“Best if Used By” is a type of date you might find on a meat, poultry, or egg product label. Are dates required on these food products? Does it mean the product will be unsafe to use after that date?Food-related illness can be quite serious, even life threatening, particularly for an older person. Understanding product dates is one way to help you make safe food choices about perishable foods you buy at the grocery store, like meat, poultry, eggs or dairy products. Learn more about food product dating from the U.S. Department of Agriculture (USDA): https://nnlm.gov/bhic/lsfl
Archive for the ‘Websites’ Category
Many individuals do not understand the benefits, harms, and risks of treatment, even after signing a consent form. This raises patient safety and liability concerns, and runs counter to person-centered care. AHRQ (Agency for Healthcare Research and Quality) has developed two interactive training modules that teach clear, comprehensive, engaging communication strategies that hospitals and clinical teams can use to ensure that people understand the benefits, harms, and risks of their alternatives, including the option of not having any treatment. AHRQ has also developed an implementation guide to provide guidance for implementing the training modules using a quality improvement (QI) approach. To access more information and a link to the free training, please see: https://nnlm.gov/bhic/hhye.
Tox Town, an interactive environmental health website from the National Library of Medicine, has a plain language page on carbon monoxide: what it is, human health consequences, and how to prevent poisoning. Using the scenes in Tox Town, users can view locations and occupations where carbon monoxide can be found.
Tox Town is available in English and Spanish.
Carbin Monoxide (Tox Town): https://nnlm.gov/bhic/1qwq
New Data Spotlight: 500 Cities and ACS 2011-2015
Thu, Feb 16, 2017 1:00 PM – 2:00 PM CST
Register at https://nnlm.gov/bhic/z18z
This webinar will highlight the newest data available on Community Commons – including the recently released 500 Cities Data and the American Community Survey five year estimates from 2011-2015.
About 500 Cities Project from Community Commons: The 500 Cities Project is a collaboration between the Centers for Disease Control and Prevention, the Robert Wood Johnson Foundation, and the CDC Foundation. The 500 Cities project aims to provide city- and census tract-level small area estimates for chronic disease risk factors, health outcomes, and clinical preventive service use for the largest 500 cities in the United States. Small area estimates allow cities and local health departments to better understand the burden and geographic distribution of health-related variables and to plan for public health interventions.
Beyond Needs Assessments: Using Community Commons Data for Advocacy and Program Development
Tue, Mar 14, 2017 1:00 PM – 2:00 PM CDT
Register at https://nnlm.gov/bhic/sut3
This webinar will explore how to use Community Commons data for advocacy and program development.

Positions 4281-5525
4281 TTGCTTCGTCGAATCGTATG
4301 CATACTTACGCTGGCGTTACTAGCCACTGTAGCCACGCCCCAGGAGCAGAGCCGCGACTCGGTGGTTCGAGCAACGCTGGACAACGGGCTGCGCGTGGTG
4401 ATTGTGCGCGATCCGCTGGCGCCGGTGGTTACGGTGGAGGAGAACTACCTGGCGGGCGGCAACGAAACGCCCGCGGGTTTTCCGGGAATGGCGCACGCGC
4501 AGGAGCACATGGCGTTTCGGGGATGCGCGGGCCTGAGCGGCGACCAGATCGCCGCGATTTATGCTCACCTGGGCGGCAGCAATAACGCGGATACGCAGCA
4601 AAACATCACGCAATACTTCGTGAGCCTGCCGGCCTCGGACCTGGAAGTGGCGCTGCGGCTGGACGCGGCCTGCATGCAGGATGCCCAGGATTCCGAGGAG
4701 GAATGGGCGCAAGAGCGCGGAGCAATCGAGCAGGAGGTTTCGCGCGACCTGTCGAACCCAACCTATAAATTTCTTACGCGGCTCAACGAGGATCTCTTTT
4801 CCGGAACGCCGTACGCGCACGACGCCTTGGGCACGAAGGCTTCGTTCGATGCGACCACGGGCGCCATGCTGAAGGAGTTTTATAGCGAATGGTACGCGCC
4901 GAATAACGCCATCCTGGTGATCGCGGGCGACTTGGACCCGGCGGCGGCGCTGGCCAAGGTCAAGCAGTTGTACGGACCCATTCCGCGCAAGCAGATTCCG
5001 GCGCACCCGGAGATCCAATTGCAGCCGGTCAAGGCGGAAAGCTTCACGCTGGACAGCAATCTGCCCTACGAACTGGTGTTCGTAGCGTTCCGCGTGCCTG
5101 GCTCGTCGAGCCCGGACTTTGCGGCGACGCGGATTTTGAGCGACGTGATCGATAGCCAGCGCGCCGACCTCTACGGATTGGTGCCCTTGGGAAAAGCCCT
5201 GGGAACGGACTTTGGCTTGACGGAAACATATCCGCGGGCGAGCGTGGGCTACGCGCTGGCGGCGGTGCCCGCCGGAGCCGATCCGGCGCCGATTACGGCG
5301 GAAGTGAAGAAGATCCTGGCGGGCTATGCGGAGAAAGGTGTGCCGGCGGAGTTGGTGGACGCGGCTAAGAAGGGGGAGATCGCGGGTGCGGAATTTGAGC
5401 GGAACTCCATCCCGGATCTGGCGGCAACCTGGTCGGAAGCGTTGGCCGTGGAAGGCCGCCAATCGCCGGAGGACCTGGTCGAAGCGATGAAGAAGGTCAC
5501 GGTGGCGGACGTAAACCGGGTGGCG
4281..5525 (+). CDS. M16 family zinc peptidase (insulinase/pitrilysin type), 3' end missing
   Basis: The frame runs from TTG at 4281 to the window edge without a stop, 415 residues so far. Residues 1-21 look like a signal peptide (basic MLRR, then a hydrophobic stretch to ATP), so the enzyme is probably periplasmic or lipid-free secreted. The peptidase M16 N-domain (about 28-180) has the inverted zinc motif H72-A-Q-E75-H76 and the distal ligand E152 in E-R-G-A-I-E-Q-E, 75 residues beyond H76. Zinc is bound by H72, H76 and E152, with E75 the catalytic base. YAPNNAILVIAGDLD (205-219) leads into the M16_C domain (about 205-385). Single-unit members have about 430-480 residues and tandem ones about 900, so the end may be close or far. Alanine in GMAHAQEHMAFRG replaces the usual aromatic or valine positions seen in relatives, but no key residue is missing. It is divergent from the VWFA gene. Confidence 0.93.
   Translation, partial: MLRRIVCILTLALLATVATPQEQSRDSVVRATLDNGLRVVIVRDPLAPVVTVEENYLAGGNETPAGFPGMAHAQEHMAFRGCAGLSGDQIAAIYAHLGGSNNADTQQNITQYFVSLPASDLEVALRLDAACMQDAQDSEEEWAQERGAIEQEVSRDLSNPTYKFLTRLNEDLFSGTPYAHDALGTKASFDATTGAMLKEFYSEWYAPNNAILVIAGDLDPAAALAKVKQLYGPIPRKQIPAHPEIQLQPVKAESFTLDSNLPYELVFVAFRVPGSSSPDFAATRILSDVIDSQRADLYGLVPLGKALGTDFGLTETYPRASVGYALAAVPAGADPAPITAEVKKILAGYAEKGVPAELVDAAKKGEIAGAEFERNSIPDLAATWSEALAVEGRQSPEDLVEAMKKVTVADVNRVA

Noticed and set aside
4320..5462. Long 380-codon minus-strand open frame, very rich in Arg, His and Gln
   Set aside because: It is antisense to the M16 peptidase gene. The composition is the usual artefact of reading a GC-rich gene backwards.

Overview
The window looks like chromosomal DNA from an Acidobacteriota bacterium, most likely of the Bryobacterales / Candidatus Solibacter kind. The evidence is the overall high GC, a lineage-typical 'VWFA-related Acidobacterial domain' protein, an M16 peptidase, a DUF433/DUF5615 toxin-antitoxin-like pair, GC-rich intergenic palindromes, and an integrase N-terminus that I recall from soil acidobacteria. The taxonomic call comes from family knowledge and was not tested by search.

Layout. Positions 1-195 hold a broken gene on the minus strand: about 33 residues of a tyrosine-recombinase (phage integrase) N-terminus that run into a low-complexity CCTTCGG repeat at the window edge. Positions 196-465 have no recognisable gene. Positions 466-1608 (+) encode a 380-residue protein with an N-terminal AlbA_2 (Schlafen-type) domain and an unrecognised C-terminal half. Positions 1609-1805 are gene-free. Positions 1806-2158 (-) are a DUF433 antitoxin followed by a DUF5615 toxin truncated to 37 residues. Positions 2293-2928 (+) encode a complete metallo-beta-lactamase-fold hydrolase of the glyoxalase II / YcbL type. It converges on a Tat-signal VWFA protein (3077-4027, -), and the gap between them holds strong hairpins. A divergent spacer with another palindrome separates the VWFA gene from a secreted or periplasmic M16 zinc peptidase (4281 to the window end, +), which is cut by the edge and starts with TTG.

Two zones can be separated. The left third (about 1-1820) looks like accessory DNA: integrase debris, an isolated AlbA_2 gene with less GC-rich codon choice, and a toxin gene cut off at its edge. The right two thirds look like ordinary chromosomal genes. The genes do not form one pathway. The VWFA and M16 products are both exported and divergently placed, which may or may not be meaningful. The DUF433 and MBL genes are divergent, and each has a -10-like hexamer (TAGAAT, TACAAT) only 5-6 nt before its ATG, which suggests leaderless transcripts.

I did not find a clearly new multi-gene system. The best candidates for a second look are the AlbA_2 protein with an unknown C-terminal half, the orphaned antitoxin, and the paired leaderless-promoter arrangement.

The February 2017 NIH News in Health lists Easy-to-Read Drug Facts as its featured website. From the National Institute on Drug Abuse, “this easy-to-read website talks about drug use, addiction, and treatment. It has pictures and videos to help readers understand the text. The website also can read each page out loud. The pages are easy to print out to share with people who do not have computers.”
February is Teen Dating Violence Awareness Month. The CDC has a number of resources to aid in education and prevention campaigns
- VetoViolence (Violence Education Tools Online)
- Includes trainings such as Dating Matters, a free, online course available to “educators, school personnel, youth mentors, and others dedicated to improving teen health”
- Teen Dating Violence as a featured topic under the CDC’s Violence Prevention site
- Includes links to healthy relationships infographic
Last week, Punxsutawney Phil predicted six weeks more of winter. The following resources can help you stay active, even in the cold and snow.
Find a national park: https://nnlm.gov/bhic/oion
Find a state park: https://nnlm.gov/bhic/hhae
Fighting the Winter Blues (HealthySD.gov): https://nnlm.gov/bhic/ar1f
A new beta version of ClinicalTrials.gov is available for user testing. The test site can be accessed from a link on the homepage or directly at https://nnlm.gov/bhic/1a4c. The beta site will be available for at least one month to obtain feedback from the public. The new version of ClinicalTrials.gov was developed to provide new features to support searching for clinical studies.
To make women more aware of the danger of heart disease, the National Heart, Lung, and Blood Institute (NHLBI) is sponsoring a national program called The Heart Truth®, in partnership with many national and community organizations. The program’s goal is to raise awareness about heart disease and its risk factors among women and educate and motivate them to take action to prevent the disease and control its risk factors.
The centerpiece of The Heart Truth is the Red Dress®, which was introduced as the national symbol for women and heart disease awareness in 2002 by the NHLBI. The Red Dress® reminds women of the need to protect their heart health and inspires them to take action to lower their risk for the disease.
For more information about women and heart disease, see https://nnlm.gov/bhic/pir7